As we thought the boat was encrusted with salt, probably the worst we had seen so far. Every surface was thick with salt ... we could have gone into the sea salt business by just scraping the boat! A couple of hours of work cleaned most of it off but we could see the start of some corrosion on lesser quality stainless steel; Judy will be working with the Autosol soon the clean it up.

We were met at the dock by our next door neighbors, Bert and Karen on their newly acquired Tollycraft 45; they are getting ready to head south for the winter and we spent some time chatting with them about our trip. When we enquired about grocery shopping (a good distance away), Karen kindly offered to run us the couple of miles to the supermarket and waited while we gathered a few items up quickly. We will owe so many favors at the end of this trip at this rate! She even offered to let us use their washing machine at their apartment but we were OK for a while and can hand wash what we need.

As we got back to the boat, a couple approached our boat and asked us if we knew Dean Phelps. (Dean is someone we have spent time with in the North Channel for several years). Bill Prior and his partner, Lisa Driscoll, lived in Harbor Springs near Dean's home port and know him well. They sold their home and have been living on their boat, a Kadey Krogen 48' North Sea, for the past two years; they are slowly working their way south for the winter.

Armdale Yacht Club has had several locations in its past but is now located on Melville Island which has a long history since Europeans arrived, being a family estate in 1732, hospital, quarantine station, military prison, prisoner of war camp, recruit training station for the British Foreign Legion, ammunition depot and now a yacht club. Wayward soldiers and sailors were jailed here as early as 1803. Beginning in 1808, French prisoners began arriving during the Napoleonic Wars. American prisoners captured during the war of 1812 also paid a reluctant visit to what by then had been named Melville Island. The stone prison (above) on the site was used during the first World War to house German prisoners of war.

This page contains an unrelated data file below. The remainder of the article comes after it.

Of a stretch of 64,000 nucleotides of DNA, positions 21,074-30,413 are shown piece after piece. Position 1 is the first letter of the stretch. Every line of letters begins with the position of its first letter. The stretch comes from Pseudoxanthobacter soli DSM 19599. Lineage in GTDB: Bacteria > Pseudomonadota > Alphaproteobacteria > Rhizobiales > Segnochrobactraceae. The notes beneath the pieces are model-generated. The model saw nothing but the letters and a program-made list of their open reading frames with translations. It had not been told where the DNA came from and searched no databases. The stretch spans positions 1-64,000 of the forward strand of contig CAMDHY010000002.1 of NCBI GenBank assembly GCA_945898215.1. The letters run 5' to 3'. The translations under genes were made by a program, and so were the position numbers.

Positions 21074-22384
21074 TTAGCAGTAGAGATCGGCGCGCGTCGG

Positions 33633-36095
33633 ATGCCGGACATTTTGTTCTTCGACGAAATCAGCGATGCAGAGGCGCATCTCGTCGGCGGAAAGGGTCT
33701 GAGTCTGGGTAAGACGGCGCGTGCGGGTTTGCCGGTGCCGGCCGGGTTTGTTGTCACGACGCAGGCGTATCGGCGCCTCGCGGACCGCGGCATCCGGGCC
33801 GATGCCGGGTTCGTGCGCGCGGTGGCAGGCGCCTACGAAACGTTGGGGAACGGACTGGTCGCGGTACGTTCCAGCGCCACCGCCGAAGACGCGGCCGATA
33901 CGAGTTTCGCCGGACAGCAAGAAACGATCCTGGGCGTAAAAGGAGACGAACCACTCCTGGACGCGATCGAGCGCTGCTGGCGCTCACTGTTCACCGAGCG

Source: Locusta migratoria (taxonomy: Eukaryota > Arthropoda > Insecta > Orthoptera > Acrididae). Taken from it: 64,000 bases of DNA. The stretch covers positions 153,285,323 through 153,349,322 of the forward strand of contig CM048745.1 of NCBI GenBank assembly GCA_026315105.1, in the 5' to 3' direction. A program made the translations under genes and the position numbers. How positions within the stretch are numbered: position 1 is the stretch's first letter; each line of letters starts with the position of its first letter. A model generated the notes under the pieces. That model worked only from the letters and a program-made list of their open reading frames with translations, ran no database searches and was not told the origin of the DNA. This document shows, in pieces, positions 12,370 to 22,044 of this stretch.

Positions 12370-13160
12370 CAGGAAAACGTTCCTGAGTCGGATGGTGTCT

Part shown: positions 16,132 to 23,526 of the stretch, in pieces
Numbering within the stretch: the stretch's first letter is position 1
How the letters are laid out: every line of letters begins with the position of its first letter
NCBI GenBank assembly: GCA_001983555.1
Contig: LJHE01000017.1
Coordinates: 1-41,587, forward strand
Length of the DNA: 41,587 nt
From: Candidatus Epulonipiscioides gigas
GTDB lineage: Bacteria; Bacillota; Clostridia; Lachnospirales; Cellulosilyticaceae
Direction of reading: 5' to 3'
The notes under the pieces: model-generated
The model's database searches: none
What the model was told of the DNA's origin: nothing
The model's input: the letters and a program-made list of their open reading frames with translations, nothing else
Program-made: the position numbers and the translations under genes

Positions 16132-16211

Today, 32 lucky members get to rent a previous "cell" for storage purposes.

A Grim Place With No Heat for the Prisoners

Wednesday, August 24

Today was time to catch up with the rest of the group who had already been here a day - Tug'n on a mooring ball at Armdale and Wings at a dock in Halifax.

As we were leaving to get the bus into town, Judy spotted a guy from a nearby dock with a bundle of laundry in front of us so we asked him where he was taking it (we needed to do some laundry). He was going to the Royal to use their machines as there were no close. Al turned out to be a sailor from Montreal living on his boat for the summer. Born in French Angola, he had moved to Canada many years ago. He kindly offered to drive us into town about 20 minutes away and took us on a short guided drive on the way, pointing out places of interest and the good restaurants.